[nSLUG] Thunderbird and line wrap control

Vlado Keselj vlado at dnlp.ca
Fri Dec 4 06:46:45 AST 2015


Hi,

On Thu, 3 Dec 2015, D G Teed wrote:

[...]
> I'm emailing here from gmail.  I use Thunderbird elsewhere, and I need
> to use HTML format to communicate in the modern world.  I sometimes use
> alpine as well, but it doesn't suit all situations, such as Exchange
> meeting invites, embedded media, etc.

I use pine (i.e., alpine), but I had the same issue.  I am still not sure
if I resolved it appropriately.  This feature seems to be called "flowed
text", it may be indicated in one of the headers of the message, and it is
marked in text by an extra space character at the end of each line.  It is
discussed in RFC 3676.  As mentioned, I am not sure if I completely solved
it, so I am going to repeat this text with spaces removed at the end of
lines:

<REPEATED TEXT STARTS>

> I'm emailing here from gmail.  I use Thunderbird elsewhere, and I need
> to use HTML format to communicate in the modern world.  I sometimes use
> alpine as well, but it doesn't suit all situations, such as Exchange
> meeting invites, embedded media, etc.

I use pine (i.e., alpine), but I had the same issue.  I am still not sure
if I resolved it appropriately.  This feature seems to be called "flowed
text", it may be indicated in one of the headers of the message, and it is
marked in text by an extra space character at the end of each line.  It is
discussed in RFC 3676.  As mentioned, I am not sure if I completely solved
it, so I am going to repeater this text with spaces removed at the end of
lines:

<REPEATED TEXT ENDS>

To continue: This is supposed to be done by alpine, but I am not sure if
it is (thus experiment).  BTW, below is relevant help regarding alpine
with two configuration parameters that need to be set:

FEATURE: Do Not Send Flowed Text

Alpine generates flowed text where possible. The method for generating
flowed text is defined by RFC 3676, the benefit of doing so is to send
message text that can properly be viewed both on normal width displays
and on displays with smaller or larger than normal screen widths. With
flowed text, a space at the end of a line tells the receiving mail
client that the following line belongs to the same paragraph. Quoted
text will also be affected, with only the innermost level of ">"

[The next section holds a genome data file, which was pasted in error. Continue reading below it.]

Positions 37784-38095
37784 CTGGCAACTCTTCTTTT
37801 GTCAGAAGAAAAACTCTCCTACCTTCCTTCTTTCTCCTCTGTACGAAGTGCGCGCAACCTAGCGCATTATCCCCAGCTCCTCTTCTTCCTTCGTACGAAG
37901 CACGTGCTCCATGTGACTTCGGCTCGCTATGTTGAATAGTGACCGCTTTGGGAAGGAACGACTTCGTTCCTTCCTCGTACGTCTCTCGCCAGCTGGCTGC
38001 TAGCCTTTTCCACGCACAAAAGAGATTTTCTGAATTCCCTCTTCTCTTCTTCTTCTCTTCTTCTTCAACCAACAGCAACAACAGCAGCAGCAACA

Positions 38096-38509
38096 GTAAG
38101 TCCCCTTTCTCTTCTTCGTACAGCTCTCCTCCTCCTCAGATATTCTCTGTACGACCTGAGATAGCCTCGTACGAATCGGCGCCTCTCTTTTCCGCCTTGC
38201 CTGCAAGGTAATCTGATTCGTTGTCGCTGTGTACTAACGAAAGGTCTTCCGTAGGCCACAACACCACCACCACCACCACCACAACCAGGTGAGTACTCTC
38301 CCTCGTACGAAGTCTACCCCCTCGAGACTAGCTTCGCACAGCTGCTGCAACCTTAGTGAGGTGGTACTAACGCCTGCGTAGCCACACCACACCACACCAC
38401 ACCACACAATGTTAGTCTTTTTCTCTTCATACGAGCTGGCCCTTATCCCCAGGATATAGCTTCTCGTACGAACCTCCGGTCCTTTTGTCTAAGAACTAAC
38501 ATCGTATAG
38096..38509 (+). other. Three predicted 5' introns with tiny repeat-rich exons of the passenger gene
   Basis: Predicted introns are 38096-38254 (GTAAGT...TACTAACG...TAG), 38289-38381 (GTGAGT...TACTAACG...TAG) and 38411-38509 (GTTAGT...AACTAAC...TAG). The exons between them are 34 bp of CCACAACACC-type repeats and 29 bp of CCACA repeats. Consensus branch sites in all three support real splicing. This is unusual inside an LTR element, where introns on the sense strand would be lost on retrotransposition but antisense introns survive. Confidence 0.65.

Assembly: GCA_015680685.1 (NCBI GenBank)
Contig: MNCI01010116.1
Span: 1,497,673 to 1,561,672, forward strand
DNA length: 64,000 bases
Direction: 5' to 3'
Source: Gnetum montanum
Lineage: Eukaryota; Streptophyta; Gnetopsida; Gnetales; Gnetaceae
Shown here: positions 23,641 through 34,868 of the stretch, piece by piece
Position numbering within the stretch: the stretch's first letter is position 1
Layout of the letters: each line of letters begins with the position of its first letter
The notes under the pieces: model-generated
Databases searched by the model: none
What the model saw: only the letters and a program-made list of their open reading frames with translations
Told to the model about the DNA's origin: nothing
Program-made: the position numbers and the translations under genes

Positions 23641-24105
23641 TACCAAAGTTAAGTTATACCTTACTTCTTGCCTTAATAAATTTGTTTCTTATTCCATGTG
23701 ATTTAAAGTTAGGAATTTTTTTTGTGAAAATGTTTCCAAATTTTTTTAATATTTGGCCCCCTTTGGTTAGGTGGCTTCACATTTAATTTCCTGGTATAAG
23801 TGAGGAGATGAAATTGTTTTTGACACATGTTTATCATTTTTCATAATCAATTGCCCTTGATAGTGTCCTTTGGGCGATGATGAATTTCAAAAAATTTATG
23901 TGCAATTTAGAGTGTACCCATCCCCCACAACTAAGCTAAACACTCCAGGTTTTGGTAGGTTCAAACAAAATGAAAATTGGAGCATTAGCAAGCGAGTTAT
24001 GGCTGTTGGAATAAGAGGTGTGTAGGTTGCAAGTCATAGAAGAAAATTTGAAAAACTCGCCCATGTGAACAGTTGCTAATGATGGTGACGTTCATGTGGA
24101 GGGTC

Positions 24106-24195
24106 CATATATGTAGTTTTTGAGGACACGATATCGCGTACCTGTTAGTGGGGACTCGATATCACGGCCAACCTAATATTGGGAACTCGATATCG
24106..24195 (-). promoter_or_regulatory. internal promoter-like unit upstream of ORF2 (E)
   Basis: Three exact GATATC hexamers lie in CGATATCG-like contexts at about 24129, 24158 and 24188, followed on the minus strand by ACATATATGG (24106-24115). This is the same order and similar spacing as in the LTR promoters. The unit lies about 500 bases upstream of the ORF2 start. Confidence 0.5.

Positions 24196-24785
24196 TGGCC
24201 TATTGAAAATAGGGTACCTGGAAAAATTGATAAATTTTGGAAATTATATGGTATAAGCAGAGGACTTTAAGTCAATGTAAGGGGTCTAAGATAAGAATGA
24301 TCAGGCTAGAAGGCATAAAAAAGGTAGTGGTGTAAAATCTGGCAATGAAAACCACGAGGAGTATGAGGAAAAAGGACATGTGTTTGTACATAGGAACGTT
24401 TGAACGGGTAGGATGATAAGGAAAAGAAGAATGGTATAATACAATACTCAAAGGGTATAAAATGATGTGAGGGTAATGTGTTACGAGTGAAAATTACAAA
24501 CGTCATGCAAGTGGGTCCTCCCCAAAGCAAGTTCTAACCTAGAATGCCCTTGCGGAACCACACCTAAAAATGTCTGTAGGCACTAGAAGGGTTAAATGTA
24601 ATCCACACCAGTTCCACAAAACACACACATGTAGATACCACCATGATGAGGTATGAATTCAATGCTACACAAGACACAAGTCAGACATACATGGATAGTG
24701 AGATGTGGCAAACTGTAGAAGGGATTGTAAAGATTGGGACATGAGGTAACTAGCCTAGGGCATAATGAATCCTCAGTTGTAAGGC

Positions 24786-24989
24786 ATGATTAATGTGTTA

quoting being followed by a space. However, if you have changed the
"Reply Indent String" so that it is not equal to the default value ",
then quoted text will not be flowed. For this reason, we recommend
that you leave your "Reply Indent String" set to the default.

This feature turns off the generation of flowed text, as it might be
desired to more tightly control how a message is displayed on the
receiving end.

If this feature is not set, you can control on a message by message
basis whether or not flowed text is generated. You do this by typing
^V at the Send confirmation prompt that you get after typing ^X to
send a message. ^V is a toggle that turns flowing off and back on if
typed again. If for some reason flowing cannot be done on a particular
message, then the ^V command will not be available. This would be the
case, for example, if this feature was set, or if your "Reply Indent
String" was set to a non-default value. If the feature "Send Without
Confirming" is set, then the opportunity to control on a message by
message basis whether or not flowed text is generated is lost.

When this feature is not set and you have typed ^V to turn off
flowing, the Send confirmation prompt will change to look like

Send message (not flowed)?

"Strip Whitespace Before Sending" will also turn off the sending of
flowed text messages, but it differs in that it also trims all
trailing white space from a message before sending it.

If alternate editors are used extensively, be aware that a message
will still be sent flowed if this feature is unset.  In most cases
this will be fine, but if the editor has a "flowed text" mode, it
would be best to use that.

---

Regards,
Vlado


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